Finally, after years of complaints and griping from the American Medical Association and Florida Medical Association as well as other tort reform advocates, there should no longer be an argument that there is an ongoing Medical Malpractice Crisis.
According to a study by Public Citizen and statistics from the National Practitioner Data Bank, both the number and amount of medical malpractice payments in 2011 fell to a record level not seen since 1990. And even though the tort reform activists would try to have you believe that the “crisis” looms largest in Florida, while our doctors are fleeing the state, the statistics do not back this up.
According to the National Practitioner Date Bank, despite there being a drastic increase in the population in Florida over the last 20 years (13 million in 1990 versus 19 million in 2011), the data reveals that there was the fewest number of payouts for medical malpractice claims since 1990. Although tort reform advocates want the public to think frivolous lawsuits are rampant and need to be curtailed, the study by Public Citizen also found that more than 80% of the payments made were for catastrophic injuries that resulted in wrongful death, quadriplegia, brain damage or major or significant permanent injuries as defined by the National Practitioner Data Bank.
Despite this data, there is no evidence that patients have received any benefits (reduced medical bills or reduced insurance premiums) in exchange for the significant damage caps and other legal restrictions placed on them by tort reformers when they are injured by the medical profession.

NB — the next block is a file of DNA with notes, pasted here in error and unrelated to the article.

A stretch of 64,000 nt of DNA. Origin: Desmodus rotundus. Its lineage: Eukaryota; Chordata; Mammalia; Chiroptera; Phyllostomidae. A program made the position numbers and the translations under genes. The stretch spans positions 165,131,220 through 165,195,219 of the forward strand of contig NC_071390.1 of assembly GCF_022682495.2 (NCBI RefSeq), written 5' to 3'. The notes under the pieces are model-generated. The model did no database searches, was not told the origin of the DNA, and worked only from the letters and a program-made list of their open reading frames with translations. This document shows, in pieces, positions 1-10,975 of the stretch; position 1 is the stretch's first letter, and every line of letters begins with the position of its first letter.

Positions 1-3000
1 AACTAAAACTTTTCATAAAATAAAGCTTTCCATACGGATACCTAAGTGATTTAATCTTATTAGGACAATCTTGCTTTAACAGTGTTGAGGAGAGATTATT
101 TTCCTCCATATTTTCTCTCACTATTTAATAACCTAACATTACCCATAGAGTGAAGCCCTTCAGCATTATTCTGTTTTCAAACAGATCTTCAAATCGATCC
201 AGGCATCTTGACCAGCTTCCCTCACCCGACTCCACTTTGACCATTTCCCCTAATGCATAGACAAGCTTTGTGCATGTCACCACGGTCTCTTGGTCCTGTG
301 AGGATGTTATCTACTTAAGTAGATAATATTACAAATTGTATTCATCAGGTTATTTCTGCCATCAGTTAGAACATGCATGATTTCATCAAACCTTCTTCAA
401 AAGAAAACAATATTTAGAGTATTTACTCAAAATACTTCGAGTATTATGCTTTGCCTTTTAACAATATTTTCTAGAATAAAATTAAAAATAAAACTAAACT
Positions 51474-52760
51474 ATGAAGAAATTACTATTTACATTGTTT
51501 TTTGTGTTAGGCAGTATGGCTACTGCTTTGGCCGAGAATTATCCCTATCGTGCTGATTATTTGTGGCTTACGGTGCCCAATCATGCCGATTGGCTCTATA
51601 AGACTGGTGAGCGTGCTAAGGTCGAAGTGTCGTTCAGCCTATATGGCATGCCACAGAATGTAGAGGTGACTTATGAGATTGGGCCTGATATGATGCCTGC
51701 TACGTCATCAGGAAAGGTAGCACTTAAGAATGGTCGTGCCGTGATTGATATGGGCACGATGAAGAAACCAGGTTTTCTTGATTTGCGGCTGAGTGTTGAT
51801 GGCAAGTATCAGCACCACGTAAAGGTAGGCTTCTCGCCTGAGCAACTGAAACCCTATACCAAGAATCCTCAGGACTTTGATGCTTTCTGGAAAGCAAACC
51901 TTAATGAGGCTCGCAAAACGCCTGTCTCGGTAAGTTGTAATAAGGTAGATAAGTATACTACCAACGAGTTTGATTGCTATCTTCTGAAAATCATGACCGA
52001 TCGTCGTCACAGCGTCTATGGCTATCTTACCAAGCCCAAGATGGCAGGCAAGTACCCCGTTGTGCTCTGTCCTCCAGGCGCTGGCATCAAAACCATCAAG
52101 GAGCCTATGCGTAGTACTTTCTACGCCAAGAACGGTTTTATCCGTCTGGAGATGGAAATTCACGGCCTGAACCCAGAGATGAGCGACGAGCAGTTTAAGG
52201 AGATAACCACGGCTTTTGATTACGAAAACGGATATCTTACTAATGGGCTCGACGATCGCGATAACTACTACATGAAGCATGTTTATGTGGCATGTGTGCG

In fact, the general public is penalized by these tort reform measures because that person who does not receive sufficient monies to pay for medical care of their injuries, will most likely seek payment form private insurance, Medicare or Medicaid. This results in higher insurance premiums or higher taxes for us all. So, while the real wrongdoer walks away with having to pay less than the actual damages, we all pay.
What is not surprising though is that even with the reduction in claims and payments, the cost of medical care is still skyrocketing and medical malpractice insurance premiums for doctors have seen only a slight reduction, which completely defies the arguments of the tort reform advocates. In fact, if you listen to the speeches of the politicians who want to attach tort reform measures to any health care bills, their usual justification is that we have a medical malpractice crisis going on and we have to stop it. Yet, they never provide any objective evidence of such a crisis.
Shame on the politicians for using these scare tactics and shame on those in the public who fail to educate themselves and readily buy into their lies.